Ergonomics plays an important role in the design of instrument displays. For example, the pilot of an aircraft must monitor many dials. Many scientific experiments have been conducted to ensure that a cockpit display is laid out to maximise the ease of reading and to minimise the risk of confusion. One of the most recent concerns of ergonomists is the design of computerised workplaces. They should be constructed so that the working position does not create problems from poor posture, glare or repetitive actions that result in repetitive strain injury (RSI).
Ergonomists try to establish the patterns of shift work which do least damage to long-term health. Working very long hours (48 hours or more per week for more than nine weeks) carries long-term health risks. Furthermore, studies conducted as long ago as 1918 showed that the output of people who work very long hours is less than those who work to a more reasonable schedule.
5. Work Schedules:
In traditional agricultural economies work schedules were determined by the natural cycles of night and day and the seasons. With the Industrial Revolution and the invention of artificial lighting, work schedules tended to involve long shifts of 12 hours or more. Such long hours were often counter-productive and shorter hours with more holidays became the norm.
In the middle of the last century the stereotypical work schedule followed a “nine to five” pattern – although probably only a small proportion of the working population actually worked that schedule. In the closing decades of the last century work schedules became more varied and included flexible working hours, a compressed working week and home working.
i. Flexitime is probably the most common variation on the “standard” working week. It allows workers some autonomy and discretion in the hours that they work – provided that the total hours worked is sufficient. Flexitime employees must usually be present for certain core hours such as 10.00 a.m. to 3.00 p.m. It is very popular with secretarial and administrative staff.
The growth of flexitime has been helped by the development of computer systems which can easily keep track of the hours an employee works. Flexitime often increases productivity because it decreases absenteeism and lateness. Employees like flexitime because it allows them to balance the competing demands of work and home. However, some managers may question an employee’s motivation and commitment if they use flexitime too liberally.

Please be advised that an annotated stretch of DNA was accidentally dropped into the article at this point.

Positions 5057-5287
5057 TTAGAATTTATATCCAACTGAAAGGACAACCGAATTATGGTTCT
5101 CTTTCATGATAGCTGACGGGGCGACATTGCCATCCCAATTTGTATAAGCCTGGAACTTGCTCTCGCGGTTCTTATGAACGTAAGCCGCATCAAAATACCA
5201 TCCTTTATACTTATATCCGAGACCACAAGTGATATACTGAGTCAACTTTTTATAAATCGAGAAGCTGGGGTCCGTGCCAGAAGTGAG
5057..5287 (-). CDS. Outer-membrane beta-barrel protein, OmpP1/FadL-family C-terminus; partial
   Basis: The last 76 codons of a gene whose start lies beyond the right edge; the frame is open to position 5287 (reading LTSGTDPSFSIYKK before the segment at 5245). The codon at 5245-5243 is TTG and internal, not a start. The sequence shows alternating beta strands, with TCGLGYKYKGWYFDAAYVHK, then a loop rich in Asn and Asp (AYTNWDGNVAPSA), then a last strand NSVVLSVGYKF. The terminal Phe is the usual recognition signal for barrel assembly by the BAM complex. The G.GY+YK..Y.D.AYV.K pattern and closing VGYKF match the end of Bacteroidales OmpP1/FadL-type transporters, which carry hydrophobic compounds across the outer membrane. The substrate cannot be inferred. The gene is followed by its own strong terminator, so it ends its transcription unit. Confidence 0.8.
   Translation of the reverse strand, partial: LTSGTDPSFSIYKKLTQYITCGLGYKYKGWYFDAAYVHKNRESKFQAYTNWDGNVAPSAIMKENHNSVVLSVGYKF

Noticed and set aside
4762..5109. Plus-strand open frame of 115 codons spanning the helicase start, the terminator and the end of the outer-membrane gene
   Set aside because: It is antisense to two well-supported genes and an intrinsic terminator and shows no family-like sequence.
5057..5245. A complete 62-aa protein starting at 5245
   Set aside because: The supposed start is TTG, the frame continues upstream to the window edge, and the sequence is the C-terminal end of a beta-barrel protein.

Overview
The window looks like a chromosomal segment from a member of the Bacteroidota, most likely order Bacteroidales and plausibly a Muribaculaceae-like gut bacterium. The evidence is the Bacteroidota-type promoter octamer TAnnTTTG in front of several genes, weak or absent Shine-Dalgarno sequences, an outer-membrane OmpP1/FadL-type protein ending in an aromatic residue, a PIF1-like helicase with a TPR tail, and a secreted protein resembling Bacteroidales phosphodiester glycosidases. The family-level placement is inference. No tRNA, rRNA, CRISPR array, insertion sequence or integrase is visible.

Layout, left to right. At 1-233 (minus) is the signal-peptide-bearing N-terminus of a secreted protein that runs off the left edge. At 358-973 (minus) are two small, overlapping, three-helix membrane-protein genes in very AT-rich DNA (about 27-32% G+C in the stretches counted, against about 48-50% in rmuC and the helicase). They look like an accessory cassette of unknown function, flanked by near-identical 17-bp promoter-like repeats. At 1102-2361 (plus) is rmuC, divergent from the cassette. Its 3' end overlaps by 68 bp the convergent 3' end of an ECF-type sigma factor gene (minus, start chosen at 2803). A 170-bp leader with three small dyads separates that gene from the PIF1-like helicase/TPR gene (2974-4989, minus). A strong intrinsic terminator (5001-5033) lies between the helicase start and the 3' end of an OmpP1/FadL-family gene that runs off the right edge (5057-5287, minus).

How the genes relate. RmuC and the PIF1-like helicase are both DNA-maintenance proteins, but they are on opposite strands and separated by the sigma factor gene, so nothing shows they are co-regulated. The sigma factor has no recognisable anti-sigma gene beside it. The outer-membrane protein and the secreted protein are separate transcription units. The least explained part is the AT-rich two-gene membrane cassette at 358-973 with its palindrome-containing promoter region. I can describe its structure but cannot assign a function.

ii. Compressed working week is another variation on the “standard” working week whereby employees have longer working days in return for more days when they do not work. The most common form is for employees to work ten hours for four days in return for having a weekend break of three days.
Some employees then choose to take a second job. The compressed working week is ideally suited to the domestic arrangements of some employees. However, it has been claimed that many people are fatigued during the last two hours of the 10-hour working shifts and consequently their concentration and attention may suffer.
iii. Homeworking and teleworking- Working at home, or in the fields near to home was once the most common form of work. In many industries, such as assembling small products or packing goods, working from home persisted for many years.
The increasing availability of computers has led to a new variety of homeworking – telecommuting. In telecommuting an employee works at home but is linked to “the office” via computer and modem. In addition, they attend “the office” perhaps one day a week for meetings and social activities. The archetypal form of telecommuting is employees who are engaged in data input.
Teleworking has a number of advantages:
(a) Low overheads – A firm does not have to provide office space, heating and lighting. These costs are usually borne by the teleworker.
(b) Reduction of labour shortages – Firms can employ people who would otherwise be outside the labour market. Teleworking often allows employers to recruit people with domestic responsibilities or who do not wish to commute to work.
(c) Increased productivity – Research suggests that teleworking can increase productivity by 25 per cent. Part of this saving is due to lower absenteeism and labour turnover. Some of the saving may be due to a reduction in time spent on social activities at work and the fact that employees are not fatigued by commuting.
Some people point to the disadvantages of teleworking:
(a) Teleworkers may feel that they and their careers suffer because they are not as visible to important people in the organisation.
(b) Home circumstances may interfere with teleworking and increase the stress placed upon teleworkers.